Today I picked a special article on corporate risks. “How Risky is your Company?” by Robert Simons of the Harvard Business School. Its a more business oriented view on how companies should handle risks, internally. But since internal risk management can be seen as a part of supply chain risk management, I also include it here.
This article is about how risky one company is. About the internal risk. And by these risks, the author does not so much refer to the production processes, but the softer risks of managing a company.
Submitted by Daniel Dumke on Sun, 2011-03-13 13:22
Impact of Demographics on Supply Chain Risk Management Practice
Massachusetts Institute of Technology, Master Thesis
This is somewhat of the fifth contribution to my series on doctoral dissertations, apart from not being a doctoral thesis but a master thesis on Supply Chain Risk Management. Nonetheless, an immense effort and dedication is spent on these works only to find the results hidden in the libraries. So the goal is raise interest in the research of my peers.
Today I will write about the implications of the risk understanding by managers covered in Part 1 of this series. After observing the mentioned factors on how managers perceive risks the authors categorize their conclusions in three areas.
Today I finally read one of the most cited articles on subjective risk in general. In 1987 March and Shapira set out to shake up the existing theories on the perception and processing of risks by managers. Accordingly, they aggregated the information from various surveys on this topic.
Today I read a rather old article from 1995 about “Organizational Risk Perception and Reduction: A Literature Review” by Vincent-Wayne Mitchell, now at the Cass Business School in London. I present it here since I think most of the concepts and strategies are still valid.
This is the second contribution to my series on doctoral dissertations on Supply Chain Risk Management. An immense effort and dedication is spent on these works only to find the results hidden in the libraries. So the goal is raise interest in their research.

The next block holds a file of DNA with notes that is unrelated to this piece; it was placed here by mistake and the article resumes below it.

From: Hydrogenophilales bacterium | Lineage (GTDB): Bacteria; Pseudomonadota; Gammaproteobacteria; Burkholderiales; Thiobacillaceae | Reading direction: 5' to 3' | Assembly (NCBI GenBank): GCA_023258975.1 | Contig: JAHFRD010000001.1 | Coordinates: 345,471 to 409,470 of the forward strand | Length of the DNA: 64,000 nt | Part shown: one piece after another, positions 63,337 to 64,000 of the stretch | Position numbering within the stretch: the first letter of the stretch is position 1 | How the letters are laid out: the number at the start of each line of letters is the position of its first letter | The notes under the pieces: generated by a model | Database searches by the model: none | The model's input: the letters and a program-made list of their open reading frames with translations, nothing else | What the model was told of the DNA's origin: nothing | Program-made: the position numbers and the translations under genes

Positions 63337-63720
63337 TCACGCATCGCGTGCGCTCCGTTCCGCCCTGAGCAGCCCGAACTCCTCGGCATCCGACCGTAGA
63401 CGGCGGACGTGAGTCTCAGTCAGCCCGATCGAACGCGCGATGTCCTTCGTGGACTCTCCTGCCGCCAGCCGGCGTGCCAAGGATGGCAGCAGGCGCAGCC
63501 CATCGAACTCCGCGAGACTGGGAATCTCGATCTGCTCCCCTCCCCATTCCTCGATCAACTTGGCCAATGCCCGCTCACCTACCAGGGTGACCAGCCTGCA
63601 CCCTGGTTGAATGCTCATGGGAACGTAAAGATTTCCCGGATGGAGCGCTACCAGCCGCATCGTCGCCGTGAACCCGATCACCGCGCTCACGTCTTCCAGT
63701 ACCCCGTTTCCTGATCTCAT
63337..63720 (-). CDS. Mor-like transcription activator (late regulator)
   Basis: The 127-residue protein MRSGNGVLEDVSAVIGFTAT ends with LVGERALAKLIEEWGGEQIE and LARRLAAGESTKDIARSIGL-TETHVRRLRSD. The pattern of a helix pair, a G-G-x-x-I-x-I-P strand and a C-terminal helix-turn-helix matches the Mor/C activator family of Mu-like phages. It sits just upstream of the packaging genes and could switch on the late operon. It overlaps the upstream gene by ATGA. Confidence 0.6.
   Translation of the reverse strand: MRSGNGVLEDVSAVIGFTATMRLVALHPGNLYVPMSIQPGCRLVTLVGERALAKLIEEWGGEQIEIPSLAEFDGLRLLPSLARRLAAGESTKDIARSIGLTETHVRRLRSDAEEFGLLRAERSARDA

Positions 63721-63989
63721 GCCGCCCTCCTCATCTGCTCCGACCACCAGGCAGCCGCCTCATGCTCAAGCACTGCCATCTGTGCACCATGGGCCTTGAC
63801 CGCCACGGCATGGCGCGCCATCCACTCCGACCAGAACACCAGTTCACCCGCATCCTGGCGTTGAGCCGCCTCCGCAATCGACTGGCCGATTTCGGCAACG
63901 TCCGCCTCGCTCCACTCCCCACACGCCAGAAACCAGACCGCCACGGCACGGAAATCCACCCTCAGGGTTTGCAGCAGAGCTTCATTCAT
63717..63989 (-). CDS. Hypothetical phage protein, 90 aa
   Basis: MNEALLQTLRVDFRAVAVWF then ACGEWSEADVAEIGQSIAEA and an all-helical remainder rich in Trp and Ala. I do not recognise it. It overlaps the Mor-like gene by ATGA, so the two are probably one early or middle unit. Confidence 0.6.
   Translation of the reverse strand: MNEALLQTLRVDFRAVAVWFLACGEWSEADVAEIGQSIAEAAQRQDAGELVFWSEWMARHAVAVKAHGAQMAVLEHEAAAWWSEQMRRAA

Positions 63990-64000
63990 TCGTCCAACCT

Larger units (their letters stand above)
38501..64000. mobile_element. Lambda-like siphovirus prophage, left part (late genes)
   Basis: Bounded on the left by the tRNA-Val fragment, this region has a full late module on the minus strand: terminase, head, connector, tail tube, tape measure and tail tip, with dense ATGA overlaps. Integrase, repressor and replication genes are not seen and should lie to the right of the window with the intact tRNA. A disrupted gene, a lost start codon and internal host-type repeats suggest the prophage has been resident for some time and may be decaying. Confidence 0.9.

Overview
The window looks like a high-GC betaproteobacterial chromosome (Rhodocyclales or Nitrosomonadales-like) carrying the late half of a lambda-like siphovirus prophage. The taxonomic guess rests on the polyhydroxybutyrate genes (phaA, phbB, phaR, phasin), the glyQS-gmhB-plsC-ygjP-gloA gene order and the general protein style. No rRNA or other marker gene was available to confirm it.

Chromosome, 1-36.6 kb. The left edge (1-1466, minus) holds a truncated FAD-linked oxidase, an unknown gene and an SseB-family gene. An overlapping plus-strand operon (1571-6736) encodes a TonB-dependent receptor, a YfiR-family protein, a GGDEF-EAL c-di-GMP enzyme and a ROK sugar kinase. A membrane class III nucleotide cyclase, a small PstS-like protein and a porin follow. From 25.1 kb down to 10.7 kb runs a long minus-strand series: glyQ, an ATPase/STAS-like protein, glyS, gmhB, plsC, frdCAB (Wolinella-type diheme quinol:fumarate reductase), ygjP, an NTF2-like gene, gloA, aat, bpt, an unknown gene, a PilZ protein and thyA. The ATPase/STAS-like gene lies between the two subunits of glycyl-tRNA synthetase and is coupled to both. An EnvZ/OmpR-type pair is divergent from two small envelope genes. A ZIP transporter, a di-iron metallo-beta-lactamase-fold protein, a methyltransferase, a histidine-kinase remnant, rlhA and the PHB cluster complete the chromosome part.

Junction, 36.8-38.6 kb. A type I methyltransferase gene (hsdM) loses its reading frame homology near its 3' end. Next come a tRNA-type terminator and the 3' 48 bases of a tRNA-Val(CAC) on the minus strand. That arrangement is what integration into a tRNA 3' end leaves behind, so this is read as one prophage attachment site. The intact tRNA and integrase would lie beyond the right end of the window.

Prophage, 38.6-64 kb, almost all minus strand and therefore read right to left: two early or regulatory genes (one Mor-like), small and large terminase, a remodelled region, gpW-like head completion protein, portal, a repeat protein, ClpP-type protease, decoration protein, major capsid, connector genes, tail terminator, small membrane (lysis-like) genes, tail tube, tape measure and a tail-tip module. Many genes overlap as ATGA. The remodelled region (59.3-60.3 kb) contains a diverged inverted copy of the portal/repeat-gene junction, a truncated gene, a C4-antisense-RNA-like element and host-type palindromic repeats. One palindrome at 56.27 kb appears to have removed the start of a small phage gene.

The Supply Chain Operations Reference (SCOR) model has been developed by the Supply Chain Council to provide a best-practice framework for supply chain management practices and processes with the goal to increase performance.
The SCOR model consists of five major process categories: Plan, Source, Make, Deliver and Return
The benefit of the Sarbanes-Oxley-Act of 2002 have been widely discussed. Most people have either a negative or a ambivalent view of the resulting compliance activities.
Usually S-OX is seen in the domain of the accounting and finance departments. Effects on other corporate functions are often neglected.
The article by Kros and Nadler (2010) analyzes why and how supply chain professionals and supply chain activities might be affected by S-OX.
Jiang et al. (2009) wrote about job dissatisfaction of workers at suppliers in developing countries.
h5. Goal & Methodology
The goal of the study was to analyze risk in a global supply chain, especially originating from labor dissatisfaction and turnover. The results were obtained using a survey of workers in the Chinese Pearl River Delta region. The methodology is presented precisely and comprehensively.